Lots of rain has fallen over the past 10 days and the rivers look like it.
The Upper Manistee river continues to be challenging with high water, sporadic bug emergences and fish that are mostly uncooperative. Finding times when both the bugs and fish are active has been rare with the occasional good day to keep us coming back. Even the streamer fishing – under ideal conditions – has been off. Give the river 4 or 5 days to drop to normal levels and clear up and by then Isonychias should be emerging more steadily – typically in the evening and up to dark if temps stay warm. In the meantime if you are headed there you will want the following flies: mahoganies, sulphurs, little yellow stones, epeorus, brown drakes, isonychias, big golden stones, BWO’s, small black caddis and a lucky rabbit’s foot. I’ve often been accused of telling it like it is.
The Boardman has been tough to fish the past couple of weeks with the higher water, but Brown Drakes and Gray Drakes have been around with a few sulphurs and caddis in the evening. The AuSable, too, hasn’t been fishing up to its reputation with bugs and fish being off. Lots of water in that system also has had its impact on the river as the fish are able to eat well sub-surface with the higher water.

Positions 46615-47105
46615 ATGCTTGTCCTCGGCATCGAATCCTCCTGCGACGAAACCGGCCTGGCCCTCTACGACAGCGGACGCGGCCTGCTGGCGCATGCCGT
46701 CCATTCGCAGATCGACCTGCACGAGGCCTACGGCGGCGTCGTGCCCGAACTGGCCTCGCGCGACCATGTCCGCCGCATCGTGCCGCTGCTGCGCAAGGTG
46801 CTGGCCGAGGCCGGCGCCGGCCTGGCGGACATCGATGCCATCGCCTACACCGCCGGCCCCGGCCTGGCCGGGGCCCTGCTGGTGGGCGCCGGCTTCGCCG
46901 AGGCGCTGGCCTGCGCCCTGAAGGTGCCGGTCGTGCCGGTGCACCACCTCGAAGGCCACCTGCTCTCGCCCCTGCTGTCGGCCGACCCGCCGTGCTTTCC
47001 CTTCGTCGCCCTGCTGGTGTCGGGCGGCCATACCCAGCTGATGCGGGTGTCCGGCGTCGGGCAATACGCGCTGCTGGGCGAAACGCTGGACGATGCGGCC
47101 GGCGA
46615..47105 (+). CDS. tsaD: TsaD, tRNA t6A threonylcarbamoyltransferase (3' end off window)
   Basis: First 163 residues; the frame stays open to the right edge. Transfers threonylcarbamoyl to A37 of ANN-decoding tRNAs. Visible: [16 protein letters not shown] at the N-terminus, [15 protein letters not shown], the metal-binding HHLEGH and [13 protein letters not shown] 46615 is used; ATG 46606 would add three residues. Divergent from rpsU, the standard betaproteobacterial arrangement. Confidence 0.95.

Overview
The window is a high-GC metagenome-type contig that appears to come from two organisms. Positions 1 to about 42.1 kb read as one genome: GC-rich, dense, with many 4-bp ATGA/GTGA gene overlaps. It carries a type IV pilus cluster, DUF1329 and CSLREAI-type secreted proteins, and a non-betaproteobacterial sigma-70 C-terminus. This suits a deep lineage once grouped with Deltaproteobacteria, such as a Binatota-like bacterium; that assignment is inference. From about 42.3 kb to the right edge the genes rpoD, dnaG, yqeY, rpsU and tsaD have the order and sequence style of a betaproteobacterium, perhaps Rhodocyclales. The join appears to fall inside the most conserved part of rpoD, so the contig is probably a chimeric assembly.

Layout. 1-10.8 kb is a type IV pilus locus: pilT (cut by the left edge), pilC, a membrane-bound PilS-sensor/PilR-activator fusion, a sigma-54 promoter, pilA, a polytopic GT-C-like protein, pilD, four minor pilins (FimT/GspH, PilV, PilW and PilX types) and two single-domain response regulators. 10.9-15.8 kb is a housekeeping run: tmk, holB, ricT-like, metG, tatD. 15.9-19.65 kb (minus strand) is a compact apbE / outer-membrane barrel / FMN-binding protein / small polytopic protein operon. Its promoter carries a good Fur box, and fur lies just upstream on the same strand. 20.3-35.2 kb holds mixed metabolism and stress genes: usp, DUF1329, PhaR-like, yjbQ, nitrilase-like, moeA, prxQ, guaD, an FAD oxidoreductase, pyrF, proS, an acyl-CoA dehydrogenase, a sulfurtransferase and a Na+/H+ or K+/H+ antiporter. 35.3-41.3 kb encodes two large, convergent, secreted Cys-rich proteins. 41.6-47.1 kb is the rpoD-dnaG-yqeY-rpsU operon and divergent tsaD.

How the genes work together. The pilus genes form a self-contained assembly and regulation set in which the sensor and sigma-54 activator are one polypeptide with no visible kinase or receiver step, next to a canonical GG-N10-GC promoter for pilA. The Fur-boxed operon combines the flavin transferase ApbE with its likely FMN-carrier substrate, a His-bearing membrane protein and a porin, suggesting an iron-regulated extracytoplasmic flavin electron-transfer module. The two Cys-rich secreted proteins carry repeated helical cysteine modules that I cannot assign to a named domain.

Carp fishing on the bay has improved as fish are starting to show up a little more in the shallow water as they near their spawn cycle. The water in the bay is still pretty cold so wind direction, intensity of sun light and overnight temps have a significant impact on the fishing the shallow flats. A few smallmouth bass have moved into the shallows but look for the smallmouth bass season to be spread-out and focus on cruisers and darker water for your best biting fish.
Bluegill fishing on the lakes has slowed down some for the large gills as they have abandoned their beds and moved back deep. Some lakes and ponds tend to run behind while others spawn over a protracted period and with some searching you should find those fish. By now the fish that spawn tend to really protect themselves in the structure with bigger predatory fish looking to eat them. On the up-side, the largemouth bass fishing has improved with more fish eating sliders/diving frogs and poppers. Same routine – look for fish in and around the lilly pads and drop offs for your best action.
Trout Season – June is the month of the big bug dry fly fishing on the Upper Manistee & AuSable Rivers.
Summer Fishing – Terrestrial and Trico fishing in July and August on the Manistee, Bluegill and Bass on Lakes.
Fall Steelhead – Late September through November is the time for sassy steelhead on the Lower Manistee.